Micropropagation of Daphne L.

  • T. R. Marks
Part of the Biotechnology in Agriculture and Forestry book series (AGRICULTURE, volume 40)


The genus Daphne L. (Thymelaeceae family) contains approximately 70 species distributed across Europe and temperate and subtropical Asia, with a few representatives in North Africa. All species can be classified as shrubs, and vary in stature between the prostrate D. jasminea (eastern Mediterranean) and the upright D. bholua (eastern Himalayas), which can grow to over 3 m. Daphne plants are grown for their ornamental value in Europe, New Zealand (Christie and Brascamp 1989) and the USA (Gaschk 1989), where they are noted particularly for the fragrance of their flowers, often borne in early spring when few other shrubs are in bloom, and for their generally dwarf growth habit. However, their commercial availability is limited due to their slow growth, and the protracted development of a saleable plant of good form in the nursery. Where they can be readily propagated by seed (D. mezereum, D. laureola and D. pontica) or by cuttings (D. x burkwoodii and D. odora clones and D. cneorum forms) plants are more readily available (Brickell and Mathew 1976). In general, most species are currently underexploited.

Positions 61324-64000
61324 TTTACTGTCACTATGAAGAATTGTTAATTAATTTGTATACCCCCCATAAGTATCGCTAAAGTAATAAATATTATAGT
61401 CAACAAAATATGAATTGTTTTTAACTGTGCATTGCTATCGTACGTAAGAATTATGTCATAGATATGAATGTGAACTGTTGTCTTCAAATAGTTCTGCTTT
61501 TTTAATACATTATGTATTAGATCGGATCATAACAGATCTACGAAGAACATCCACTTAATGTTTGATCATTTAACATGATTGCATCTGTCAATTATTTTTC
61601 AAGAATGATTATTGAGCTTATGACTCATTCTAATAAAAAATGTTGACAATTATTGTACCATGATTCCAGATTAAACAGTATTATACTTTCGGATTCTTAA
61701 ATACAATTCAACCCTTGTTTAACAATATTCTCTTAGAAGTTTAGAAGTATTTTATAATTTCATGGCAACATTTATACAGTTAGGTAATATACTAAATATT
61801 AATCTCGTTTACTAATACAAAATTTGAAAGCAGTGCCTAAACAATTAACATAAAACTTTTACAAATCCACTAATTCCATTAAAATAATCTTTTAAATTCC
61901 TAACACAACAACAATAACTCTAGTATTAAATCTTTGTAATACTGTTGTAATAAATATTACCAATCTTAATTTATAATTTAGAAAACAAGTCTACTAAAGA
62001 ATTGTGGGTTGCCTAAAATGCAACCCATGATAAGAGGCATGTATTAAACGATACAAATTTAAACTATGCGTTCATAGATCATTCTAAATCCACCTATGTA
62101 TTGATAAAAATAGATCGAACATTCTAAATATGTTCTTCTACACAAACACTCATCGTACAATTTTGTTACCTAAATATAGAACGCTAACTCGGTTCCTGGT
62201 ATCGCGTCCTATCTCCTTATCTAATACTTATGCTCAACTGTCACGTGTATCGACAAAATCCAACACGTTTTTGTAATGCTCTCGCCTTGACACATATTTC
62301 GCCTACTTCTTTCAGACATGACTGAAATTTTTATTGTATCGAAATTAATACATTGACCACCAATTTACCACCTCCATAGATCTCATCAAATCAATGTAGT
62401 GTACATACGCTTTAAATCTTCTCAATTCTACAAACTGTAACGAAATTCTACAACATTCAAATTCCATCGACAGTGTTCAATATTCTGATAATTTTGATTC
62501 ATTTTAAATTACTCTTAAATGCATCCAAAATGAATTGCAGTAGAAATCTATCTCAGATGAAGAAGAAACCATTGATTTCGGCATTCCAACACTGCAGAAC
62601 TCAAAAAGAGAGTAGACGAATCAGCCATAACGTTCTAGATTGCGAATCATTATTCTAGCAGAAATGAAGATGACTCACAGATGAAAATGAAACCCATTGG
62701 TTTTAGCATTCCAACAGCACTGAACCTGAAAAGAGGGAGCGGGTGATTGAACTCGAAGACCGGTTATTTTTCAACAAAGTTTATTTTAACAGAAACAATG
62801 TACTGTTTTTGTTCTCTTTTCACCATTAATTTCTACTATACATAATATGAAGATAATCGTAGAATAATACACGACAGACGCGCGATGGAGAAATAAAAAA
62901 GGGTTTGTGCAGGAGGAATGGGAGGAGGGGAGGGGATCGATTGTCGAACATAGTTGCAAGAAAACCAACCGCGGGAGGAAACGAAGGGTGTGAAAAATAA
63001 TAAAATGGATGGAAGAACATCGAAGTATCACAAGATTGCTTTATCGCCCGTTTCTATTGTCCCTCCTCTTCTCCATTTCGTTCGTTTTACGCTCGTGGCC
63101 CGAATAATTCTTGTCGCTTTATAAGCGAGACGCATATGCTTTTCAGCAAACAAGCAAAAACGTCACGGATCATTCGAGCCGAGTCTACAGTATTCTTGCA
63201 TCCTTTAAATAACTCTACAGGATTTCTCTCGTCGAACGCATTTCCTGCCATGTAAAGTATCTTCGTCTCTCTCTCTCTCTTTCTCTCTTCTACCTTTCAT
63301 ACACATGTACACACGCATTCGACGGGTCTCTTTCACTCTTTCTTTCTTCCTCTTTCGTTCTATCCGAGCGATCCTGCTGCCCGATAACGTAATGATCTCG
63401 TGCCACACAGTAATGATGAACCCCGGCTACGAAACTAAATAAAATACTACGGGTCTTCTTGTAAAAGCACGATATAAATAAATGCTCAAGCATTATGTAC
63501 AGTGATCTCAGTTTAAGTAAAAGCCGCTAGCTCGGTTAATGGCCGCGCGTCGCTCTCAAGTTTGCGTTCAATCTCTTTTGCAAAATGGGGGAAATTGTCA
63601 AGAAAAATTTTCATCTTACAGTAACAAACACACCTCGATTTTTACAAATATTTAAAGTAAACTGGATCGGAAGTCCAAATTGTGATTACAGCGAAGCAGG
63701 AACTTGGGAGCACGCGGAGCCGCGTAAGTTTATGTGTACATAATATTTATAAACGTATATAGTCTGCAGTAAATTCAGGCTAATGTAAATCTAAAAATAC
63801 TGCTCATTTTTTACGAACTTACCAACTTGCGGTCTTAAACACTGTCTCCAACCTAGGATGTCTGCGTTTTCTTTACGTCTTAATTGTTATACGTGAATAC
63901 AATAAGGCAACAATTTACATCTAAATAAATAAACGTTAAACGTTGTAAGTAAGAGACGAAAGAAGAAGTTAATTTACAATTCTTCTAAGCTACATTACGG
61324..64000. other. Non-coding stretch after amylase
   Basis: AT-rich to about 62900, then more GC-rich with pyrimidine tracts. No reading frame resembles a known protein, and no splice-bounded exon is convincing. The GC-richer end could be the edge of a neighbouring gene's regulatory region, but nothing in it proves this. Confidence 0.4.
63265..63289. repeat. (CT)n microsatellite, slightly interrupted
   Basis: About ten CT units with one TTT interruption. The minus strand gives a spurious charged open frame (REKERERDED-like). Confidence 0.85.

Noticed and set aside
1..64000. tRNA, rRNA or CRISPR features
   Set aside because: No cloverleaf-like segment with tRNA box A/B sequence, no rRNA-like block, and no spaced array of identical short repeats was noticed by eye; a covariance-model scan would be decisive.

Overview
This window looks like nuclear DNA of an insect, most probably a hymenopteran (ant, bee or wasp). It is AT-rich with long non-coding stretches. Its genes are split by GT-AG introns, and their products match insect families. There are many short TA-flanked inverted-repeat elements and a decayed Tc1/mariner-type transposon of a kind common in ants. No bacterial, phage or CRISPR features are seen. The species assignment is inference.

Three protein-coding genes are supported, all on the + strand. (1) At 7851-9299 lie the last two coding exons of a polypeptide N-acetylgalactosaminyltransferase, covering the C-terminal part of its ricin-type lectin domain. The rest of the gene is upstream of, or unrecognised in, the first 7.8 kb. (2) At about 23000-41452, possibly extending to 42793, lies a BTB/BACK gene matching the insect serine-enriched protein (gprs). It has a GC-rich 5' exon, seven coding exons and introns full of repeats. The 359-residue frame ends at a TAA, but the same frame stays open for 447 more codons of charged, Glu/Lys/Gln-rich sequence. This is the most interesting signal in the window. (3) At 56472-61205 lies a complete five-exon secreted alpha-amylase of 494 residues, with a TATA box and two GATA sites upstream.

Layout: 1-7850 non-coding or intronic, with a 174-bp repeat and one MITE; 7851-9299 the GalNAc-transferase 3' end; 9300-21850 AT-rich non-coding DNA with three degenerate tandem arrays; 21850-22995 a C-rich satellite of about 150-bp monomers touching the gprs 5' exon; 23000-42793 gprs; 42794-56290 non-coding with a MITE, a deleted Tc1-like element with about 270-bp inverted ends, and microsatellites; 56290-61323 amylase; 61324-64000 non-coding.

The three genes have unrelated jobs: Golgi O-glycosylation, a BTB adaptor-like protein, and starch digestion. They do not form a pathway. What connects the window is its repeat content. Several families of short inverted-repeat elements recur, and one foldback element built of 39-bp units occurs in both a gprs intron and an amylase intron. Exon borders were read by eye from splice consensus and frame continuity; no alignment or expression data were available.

Root Induction Axillary Shoot Daphne Species Root Expression Axillary Shoot Culture 
These keywords were added by machine and not by the authors. This process is experimental and the keywords may be updated as the learning algorithm improves.


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Copyright information

© Springer-Verlag Berlin Heidelberg 1997

Authors and Affiliations

  • T. R. Marks
    • 1
  1. 1.Horticulture Research InternationalKentUK

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